This was a quite recent article that has soared. As we know, for SEO these days we need content that includes related concepts, satisfies intent, and provides value. The days of exact keyword matching are far behind us.
In this article, we have four great tools to use when optimizing for related keywords — and of course, how to use them.
For instance, the first tool in the list is TextOptimizer. It takes a term you give it, looks at the Google search results page, extracts snippets, and applies semantic analysis.
With that, it ouputs a list of all the related topics, terms, and concepts that form your topic cluster. From that cluster, it recommends you choose 15-25 of the words for a higher rank.
Lest we forget: local search.
For those looking to rank higher in searches tied to a user’s location — i.e. users that might be quite near your store and itching to buy something — a Google My Business listing is an essential first step.
This article gives a how to guide for first setting up your listing, claiming and verifying your business, filling out the information, and adding photos. From there, we go over gathering reviews, posting updates, monitoring your profile, and tracking data from Insights.
Of all the many, many things to do in SEO, optimizing a Google My Business listing is very straightforward. It can have a profoundly positive effect on your SEO — a whole wealth of ranking opportunity up for grabs.
Interested in learning more about SEO in 2019? Here are the key trends you need to follow to improve your search optimization skills.
It’s easy to get confused by the information overload when you’re just starting with SEO. Too many tactics can discourage you from practicing your skills. However, it doesn’t have to be scary to learn more about search engine optimization.
That’s why we’ve analysed the key SEO trends for 2019 and what they mean to someone who’s just getting started with search engine optimization.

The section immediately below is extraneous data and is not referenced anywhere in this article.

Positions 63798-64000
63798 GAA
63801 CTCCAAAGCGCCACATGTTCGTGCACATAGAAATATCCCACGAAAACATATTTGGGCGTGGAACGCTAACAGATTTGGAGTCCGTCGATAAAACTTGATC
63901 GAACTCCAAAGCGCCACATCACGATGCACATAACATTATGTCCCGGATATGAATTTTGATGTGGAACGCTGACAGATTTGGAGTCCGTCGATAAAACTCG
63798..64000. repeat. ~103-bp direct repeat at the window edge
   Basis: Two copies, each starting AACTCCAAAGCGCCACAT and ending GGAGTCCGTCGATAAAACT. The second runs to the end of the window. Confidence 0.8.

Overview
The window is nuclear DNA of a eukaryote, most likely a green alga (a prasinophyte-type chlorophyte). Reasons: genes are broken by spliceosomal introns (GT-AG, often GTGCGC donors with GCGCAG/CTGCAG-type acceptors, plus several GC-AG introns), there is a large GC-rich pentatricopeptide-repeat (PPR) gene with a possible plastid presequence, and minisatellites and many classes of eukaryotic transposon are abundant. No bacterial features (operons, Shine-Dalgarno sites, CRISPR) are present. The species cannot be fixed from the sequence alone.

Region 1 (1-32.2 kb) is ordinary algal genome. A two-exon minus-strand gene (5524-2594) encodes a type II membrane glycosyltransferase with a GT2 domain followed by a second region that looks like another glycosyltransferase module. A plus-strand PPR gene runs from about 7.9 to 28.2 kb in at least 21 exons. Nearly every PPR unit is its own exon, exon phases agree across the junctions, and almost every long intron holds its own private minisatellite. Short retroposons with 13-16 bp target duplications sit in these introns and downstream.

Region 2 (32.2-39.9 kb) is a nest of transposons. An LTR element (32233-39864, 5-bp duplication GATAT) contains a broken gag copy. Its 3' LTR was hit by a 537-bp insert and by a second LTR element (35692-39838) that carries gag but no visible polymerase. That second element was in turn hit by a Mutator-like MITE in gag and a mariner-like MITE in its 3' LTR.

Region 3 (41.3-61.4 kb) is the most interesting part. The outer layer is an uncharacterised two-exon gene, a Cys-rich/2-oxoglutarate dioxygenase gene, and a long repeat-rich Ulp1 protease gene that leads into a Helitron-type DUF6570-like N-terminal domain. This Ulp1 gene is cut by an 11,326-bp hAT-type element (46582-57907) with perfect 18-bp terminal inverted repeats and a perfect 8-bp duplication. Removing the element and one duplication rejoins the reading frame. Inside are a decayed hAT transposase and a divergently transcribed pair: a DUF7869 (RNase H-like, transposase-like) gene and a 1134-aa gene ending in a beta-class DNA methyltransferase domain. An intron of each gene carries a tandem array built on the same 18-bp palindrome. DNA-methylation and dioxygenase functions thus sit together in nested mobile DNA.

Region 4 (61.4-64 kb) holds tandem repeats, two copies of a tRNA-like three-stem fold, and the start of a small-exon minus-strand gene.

1. Start with optimizing your site for mobile devices
Mobile optimization is critical when you’re getting started with SEO. Start by testing your site’s performance and load speed across all devices.
Every delay in browsing may be a missed opportunity to engage a new visitor.
People are spending more time on their phones every year, which means that a new SEO strategy cannot ignore mobile optimization. Moreover, it goes beyond improving e.g. the site speed on your site. SEO in 2019 is about understanding the ‘mobile consumers’ and how their searching habits differ when they are on the go comparing to a desktop user.
Think of your own searching habits when you’re in a rush and you’re looking for a fast answer. Or think of the search result that grabs your attention. Chances are, it’s mobile optimized and it takes into consideration that you’re looking for a clear and quick answer without further delays.
2. Understand how users search
We tend to assume which keywords will perform better over others. Keyword testing is always a good idea but SEO nowadays is focusing more on understanding the search intent. It’s not enough to find an effective keyword that leads traffic to your site.
A long-term SEO strategy relies on search intent and the reasoning behind every search. Once you start understanding how your target audience is using search engines, then you’re able to optimize your site more successfully.
Searches are becoming more dynamic and it’s not enough to rely on assumptions. Start testing how your optimization can affect your search traffic and start applying more conversational queries to your keyword mix.
3. Write for humans, optimize for search engines